The links below cover a high school economics class. Though not specifically called "common core", it does reflect the higher order thinking skills required by students to think independently. Application of content to life outside the classroom provides students with the skills the workforce admires. Also, team work, seen as a PLUS in business, is apparent all throughout the lesson. Here, every team is consulting with members within their groups to create that perfect product that will generate the most "money." Rules are laid out. Timers are on. Every student is actively engaged in the assignment as they try to beat the clock. Students later discuss their success or "near" success using academic language to make their point.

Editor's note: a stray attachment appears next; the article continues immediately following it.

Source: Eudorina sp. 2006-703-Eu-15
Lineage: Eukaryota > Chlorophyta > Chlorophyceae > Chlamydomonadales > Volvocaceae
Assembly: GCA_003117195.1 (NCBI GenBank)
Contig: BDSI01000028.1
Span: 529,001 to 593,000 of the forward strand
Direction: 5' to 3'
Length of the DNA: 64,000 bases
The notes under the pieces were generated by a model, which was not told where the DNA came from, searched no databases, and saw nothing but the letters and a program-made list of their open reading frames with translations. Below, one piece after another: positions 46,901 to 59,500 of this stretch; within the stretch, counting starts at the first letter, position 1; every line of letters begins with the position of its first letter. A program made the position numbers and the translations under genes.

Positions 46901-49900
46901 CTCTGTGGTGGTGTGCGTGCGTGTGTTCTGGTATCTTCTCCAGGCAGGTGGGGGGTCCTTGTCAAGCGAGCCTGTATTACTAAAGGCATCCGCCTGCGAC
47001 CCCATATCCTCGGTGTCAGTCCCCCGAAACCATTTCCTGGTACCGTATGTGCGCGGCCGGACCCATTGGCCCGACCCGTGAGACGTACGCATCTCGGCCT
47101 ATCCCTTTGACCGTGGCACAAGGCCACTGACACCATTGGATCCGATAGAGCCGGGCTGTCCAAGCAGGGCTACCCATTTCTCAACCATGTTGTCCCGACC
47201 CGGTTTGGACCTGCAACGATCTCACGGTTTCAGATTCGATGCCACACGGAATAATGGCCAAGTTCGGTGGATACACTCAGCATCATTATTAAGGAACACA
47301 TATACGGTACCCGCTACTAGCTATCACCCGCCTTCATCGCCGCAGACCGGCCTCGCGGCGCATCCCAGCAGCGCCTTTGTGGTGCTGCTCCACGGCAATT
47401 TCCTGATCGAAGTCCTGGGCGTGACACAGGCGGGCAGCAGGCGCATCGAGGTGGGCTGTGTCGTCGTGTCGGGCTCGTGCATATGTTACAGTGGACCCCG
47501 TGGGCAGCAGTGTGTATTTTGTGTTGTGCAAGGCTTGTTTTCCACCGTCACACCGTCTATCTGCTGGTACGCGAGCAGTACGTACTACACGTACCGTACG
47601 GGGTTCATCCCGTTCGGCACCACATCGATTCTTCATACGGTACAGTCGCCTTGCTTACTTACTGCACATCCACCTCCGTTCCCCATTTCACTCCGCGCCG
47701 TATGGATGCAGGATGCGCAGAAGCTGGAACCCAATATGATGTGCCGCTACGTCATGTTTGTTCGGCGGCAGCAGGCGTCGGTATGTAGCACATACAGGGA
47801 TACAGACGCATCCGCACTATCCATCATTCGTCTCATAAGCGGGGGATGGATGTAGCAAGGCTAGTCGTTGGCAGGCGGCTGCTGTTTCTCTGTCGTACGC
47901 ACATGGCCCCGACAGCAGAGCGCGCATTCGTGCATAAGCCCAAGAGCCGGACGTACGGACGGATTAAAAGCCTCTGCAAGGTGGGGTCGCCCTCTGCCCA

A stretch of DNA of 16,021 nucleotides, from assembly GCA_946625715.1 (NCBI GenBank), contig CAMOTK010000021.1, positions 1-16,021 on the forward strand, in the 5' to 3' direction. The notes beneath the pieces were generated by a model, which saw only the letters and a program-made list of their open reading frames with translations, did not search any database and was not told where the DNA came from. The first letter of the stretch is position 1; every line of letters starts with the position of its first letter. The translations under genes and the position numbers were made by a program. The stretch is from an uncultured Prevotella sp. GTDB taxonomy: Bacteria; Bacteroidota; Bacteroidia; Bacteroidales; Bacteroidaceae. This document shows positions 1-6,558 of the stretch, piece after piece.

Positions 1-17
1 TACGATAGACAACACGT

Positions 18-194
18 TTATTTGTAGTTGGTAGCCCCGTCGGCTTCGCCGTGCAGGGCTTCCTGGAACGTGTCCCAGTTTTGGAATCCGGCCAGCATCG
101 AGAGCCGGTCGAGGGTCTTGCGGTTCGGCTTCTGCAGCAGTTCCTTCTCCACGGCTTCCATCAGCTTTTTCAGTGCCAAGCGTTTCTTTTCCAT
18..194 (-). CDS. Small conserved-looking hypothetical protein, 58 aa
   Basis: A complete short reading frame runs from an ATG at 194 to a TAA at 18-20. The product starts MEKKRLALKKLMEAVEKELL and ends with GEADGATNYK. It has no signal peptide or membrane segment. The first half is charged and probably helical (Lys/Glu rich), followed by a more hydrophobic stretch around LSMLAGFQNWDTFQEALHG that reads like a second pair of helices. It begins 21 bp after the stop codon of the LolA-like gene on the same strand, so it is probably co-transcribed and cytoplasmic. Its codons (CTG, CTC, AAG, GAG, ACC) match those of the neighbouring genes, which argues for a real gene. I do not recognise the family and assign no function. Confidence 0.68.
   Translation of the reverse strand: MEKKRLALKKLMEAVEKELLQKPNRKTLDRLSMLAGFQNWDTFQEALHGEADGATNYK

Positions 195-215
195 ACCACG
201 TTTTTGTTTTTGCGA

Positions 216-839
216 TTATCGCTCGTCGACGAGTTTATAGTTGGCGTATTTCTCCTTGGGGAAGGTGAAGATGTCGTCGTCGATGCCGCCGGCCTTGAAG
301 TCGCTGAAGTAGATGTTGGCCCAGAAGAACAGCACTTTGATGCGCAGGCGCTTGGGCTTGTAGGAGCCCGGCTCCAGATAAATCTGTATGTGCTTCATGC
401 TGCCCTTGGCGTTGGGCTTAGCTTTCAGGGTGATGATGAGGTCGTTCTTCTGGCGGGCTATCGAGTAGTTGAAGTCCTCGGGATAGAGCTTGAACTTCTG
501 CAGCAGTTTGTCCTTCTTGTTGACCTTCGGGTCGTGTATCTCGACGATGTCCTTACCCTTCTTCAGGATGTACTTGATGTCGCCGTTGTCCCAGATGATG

How would such a setup support ELLs? Rules are clearly laid out (and on a chart for easy reference). Teacher has students re-iterate their understanding of the rules. ELLs would also be able to ask persons in their groups for further directions if needed. The teacher also spent time laying out what would be done in the lesson and WHY. This type of scaffolding is a must for ELLs. The additional support here allows ELLs to access the point of the lesson so that they proceed along with confidence in their ability to complete the assigned task.
With the advent of common core, more states are putting up lessons on the internet to share their successes here. I will be combing the net looking for them to share with you in this blog:)
ELL TEACHER PROS
"Organization Center Wall Pocket Chart"